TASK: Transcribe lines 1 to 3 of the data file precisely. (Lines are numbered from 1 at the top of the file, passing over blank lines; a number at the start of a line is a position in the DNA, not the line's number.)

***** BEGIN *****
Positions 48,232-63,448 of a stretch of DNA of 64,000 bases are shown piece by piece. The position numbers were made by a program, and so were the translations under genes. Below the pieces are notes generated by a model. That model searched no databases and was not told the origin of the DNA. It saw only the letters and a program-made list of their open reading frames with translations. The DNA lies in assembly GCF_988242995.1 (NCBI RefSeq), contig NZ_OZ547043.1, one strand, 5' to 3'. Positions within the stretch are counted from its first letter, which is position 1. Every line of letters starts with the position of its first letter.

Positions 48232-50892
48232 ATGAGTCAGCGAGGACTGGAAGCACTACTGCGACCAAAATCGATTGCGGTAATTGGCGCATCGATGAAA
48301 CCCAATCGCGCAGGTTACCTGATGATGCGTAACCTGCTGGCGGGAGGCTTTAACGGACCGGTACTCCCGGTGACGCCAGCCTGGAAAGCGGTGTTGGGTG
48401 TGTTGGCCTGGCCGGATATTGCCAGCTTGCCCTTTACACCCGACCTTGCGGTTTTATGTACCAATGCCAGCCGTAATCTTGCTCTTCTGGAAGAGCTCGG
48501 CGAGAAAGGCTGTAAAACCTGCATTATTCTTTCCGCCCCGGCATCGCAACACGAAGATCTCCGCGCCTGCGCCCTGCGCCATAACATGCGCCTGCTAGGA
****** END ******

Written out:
Positions 48,232-63,448 of a stretch of DNA of 64,000 bases are shown piece by piece. The position numbers were made by a program, and so were the translations under genes. Below the pieces are notes generated by a model. That model searched no databases and was not told the origin of the DNA. It saw only the letters and a program-made list of their open reading frames with translations. The DNA lies in assembly GCF_988242995.1 (NCBI RefSeq), contig NZ_OZ547043.1, one strand, 5' to 3'. Positions within the stretch are counted from its first letter, which is position 1. Every line of letters starts with the position of its first letter.

Positions 48232-50892
48232 ATGAGTCAGCGAGGACTGGAAGCACTACTGCGACCAAAATCGATTGCGGTAATTGGCGCATCGATGAAA